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Public Justice Review’s Manifesto

June 22nd, 2018 | 2 min read

By Matthew Loftus

I have long admired the work of the Center for Public Justice, and their new manifesto about sums up why:

First, the kingship of Christ moderates any pretensions to royal earthly authority. This matters because in the old covenant with Israel it was the duty and obligation of David’s royal lineage to ensure proper worship, to root out disbelief and disobedience to God’s Law, to “cut down the Asherah poles” and “put to death the priests of Baal.” This judgment still rests with the office of King David, but the new King, Jesus Christ, does not empower his regents and stewards to exercise judgment which only rightly belongs to him. Only Christ calls people to himself. Only Jesus turns hearts to obedience, and no mere earthly steward possesses either the authority nor the sovereignty over the human heart to turn it one inch toward Christ. While the primary effect of sin, religious or directional pluralismpersists human politics is not possessed with the right to resolve this. That right belongs to a day and a King who waits.

Second, the kingship of Christ opens up the fullness of creation’s cultural pluralism. The holiness of God and his judgment on sin, poured out in the person of Jesus, meant that the fulness of the races, cultures, and peoples could never be brought into the Kingdom of God until Christ’s resurrected reign. In the Old Testament we read of antecedents of Christ’s coming, cosmopolitan kingship, in people like Rabah and Ruth, but they are grafted into Israel. Christ the King, instead, calls all cultures and peoples into himself and his Kingdom, as they are, what Bob Goudzwaard calls the first truly catholic globalization, the Church. Where circumcision brought people and culture into conformity with Israel, baptism removes not one single cultural manifestation that cannot be reclaimed and repurposed toward the kingdom of God. Moabites come as Moabites into God’s kingdom, Hittites as Hittites, and – yes – even the Dutch as Dutchmen. Christ’s kingship opens up cultural pluralism, the lost treasures of creation, brought back and restored to our political and social life by the work of Jesus. Salvation and relationship with God is no longer exclusive to the Jews.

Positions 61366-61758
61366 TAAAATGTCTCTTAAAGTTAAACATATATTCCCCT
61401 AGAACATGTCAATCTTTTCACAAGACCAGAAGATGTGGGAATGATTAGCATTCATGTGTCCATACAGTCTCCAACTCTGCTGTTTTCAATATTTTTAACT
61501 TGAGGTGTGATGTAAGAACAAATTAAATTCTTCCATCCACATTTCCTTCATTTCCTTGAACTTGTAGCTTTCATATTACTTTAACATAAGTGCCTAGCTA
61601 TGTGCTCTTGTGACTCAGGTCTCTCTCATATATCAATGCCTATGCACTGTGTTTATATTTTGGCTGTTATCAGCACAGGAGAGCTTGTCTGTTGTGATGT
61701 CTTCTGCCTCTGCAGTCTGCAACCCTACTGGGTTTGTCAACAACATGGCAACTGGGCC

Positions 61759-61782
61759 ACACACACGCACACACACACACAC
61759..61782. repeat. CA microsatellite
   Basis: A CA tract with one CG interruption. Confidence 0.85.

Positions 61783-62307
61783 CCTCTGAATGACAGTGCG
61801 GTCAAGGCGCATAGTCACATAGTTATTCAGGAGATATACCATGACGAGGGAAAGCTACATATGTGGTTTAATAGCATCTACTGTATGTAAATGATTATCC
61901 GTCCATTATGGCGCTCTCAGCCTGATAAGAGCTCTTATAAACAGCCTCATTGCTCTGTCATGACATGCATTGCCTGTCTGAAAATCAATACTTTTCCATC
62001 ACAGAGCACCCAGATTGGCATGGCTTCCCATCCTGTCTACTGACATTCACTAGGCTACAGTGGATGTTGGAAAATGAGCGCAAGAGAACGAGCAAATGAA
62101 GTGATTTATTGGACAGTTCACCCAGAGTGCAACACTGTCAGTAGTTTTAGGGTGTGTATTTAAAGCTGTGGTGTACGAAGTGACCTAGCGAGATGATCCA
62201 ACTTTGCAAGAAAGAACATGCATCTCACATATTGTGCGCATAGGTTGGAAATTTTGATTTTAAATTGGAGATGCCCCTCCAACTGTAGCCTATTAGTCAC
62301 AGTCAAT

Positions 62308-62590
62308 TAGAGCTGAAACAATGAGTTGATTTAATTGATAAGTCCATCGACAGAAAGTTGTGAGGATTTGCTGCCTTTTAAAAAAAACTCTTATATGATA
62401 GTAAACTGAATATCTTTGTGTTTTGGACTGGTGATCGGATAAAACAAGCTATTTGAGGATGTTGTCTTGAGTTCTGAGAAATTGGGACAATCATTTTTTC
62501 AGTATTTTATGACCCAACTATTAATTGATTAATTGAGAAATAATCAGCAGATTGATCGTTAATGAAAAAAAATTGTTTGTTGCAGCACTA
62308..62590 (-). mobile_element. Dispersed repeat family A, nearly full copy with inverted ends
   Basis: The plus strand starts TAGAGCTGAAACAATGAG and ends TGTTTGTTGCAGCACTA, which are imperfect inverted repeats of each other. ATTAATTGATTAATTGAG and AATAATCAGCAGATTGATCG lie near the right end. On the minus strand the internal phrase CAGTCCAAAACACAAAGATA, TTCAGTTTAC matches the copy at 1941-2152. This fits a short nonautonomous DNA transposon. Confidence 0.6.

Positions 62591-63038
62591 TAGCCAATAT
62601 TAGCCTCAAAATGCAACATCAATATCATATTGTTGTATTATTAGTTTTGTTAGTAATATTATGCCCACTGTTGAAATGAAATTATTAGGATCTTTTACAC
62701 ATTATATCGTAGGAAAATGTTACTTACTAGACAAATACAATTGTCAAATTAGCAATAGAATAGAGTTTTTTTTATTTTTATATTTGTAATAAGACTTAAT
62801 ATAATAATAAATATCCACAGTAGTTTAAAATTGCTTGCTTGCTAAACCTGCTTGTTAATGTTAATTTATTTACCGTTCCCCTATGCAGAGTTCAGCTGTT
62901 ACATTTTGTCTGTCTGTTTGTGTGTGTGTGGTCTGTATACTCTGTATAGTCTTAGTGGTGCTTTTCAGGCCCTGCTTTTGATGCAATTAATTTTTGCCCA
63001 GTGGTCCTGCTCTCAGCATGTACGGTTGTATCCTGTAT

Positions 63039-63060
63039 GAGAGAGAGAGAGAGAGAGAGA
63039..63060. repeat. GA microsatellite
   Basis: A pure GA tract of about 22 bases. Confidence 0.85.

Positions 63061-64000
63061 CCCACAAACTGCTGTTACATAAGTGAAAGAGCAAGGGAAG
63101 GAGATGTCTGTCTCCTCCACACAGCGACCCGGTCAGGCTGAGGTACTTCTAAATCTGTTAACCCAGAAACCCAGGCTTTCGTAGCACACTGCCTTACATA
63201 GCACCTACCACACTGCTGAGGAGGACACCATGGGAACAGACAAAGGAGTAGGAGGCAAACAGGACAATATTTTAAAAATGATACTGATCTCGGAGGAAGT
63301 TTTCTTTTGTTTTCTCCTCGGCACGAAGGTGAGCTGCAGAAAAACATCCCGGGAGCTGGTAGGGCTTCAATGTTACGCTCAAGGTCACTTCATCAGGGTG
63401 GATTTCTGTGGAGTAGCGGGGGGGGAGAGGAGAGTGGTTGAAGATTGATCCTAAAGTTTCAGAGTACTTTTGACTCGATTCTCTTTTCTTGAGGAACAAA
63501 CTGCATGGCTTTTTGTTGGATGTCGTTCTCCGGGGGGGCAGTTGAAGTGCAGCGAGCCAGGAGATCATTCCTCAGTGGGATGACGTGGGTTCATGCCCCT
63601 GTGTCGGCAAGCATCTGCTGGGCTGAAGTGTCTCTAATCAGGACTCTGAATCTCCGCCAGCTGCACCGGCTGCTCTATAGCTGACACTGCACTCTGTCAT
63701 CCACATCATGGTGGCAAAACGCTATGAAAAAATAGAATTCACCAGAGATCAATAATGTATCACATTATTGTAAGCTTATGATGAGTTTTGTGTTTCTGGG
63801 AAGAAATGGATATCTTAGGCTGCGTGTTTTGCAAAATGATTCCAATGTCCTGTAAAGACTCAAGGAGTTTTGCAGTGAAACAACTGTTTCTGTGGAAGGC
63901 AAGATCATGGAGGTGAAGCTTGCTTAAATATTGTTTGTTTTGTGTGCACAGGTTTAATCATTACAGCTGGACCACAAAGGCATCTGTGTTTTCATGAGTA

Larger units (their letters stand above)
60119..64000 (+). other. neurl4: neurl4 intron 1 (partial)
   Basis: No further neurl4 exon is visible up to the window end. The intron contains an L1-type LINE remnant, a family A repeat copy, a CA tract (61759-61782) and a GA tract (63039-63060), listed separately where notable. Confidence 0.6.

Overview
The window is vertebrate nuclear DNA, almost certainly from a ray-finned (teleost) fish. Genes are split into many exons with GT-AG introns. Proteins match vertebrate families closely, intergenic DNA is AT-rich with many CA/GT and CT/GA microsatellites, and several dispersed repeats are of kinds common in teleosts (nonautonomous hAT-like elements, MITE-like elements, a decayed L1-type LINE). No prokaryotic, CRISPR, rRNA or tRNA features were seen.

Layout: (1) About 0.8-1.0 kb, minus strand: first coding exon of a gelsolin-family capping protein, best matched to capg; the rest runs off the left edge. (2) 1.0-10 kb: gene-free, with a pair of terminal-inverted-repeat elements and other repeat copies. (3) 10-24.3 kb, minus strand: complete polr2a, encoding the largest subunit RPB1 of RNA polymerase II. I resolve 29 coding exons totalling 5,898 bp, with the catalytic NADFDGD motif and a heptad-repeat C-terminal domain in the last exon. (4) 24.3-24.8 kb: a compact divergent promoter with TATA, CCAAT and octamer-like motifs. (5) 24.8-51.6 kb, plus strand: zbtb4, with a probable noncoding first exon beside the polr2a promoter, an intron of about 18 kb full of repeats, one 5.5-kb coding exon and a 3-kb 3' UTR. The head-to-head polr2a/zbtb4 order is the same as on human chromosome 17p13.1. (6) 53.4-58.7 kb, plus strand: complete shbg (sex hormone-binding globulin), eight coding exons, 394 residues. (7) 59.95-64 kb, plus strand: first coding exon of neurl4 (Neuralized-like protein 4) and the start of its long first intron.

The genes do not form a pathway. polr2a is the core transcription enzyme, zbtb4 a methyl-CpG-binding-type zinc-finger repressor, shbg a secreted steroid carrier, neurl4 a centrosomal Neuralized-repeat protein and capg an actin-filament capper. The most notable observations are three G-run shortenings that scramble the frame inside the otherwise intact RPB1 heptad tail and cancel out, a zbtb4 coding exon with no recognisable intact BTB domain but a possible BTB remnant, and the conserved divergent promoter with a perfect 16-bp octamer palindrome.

Finally, God’s design is radically revealed in the person of Christ as all nations are brought into the work of unfolding culture, politics, and the structures of creation. Structural pluralism, the dynamic, immediate authority that God grants to all the spheres of human life, is a root and ground for political life. Each created sphere of life with its own internal norms and laws is ruled by Christ directly (sometimes called sphere sovereignty), not with priestly intermediaries and not with fear of wrath, but with direct access to the throne and with faith and hope, because of the finished work of Jesus. The first word of this new politics is that of the angels in Bethlehem, “Be not afraid” and its last is that of the triumphant Christ in Revelation, “Behold, I am making all things new.”


Matthew Loftus

Matthew Loftus teaches and practices Family Medicine in Baltimore and East Africa. His work has been featured in Christianity Today, Comment, & First Things and he is a regular contributor for Christ and Pop Culture. You can learn more about his work and writing at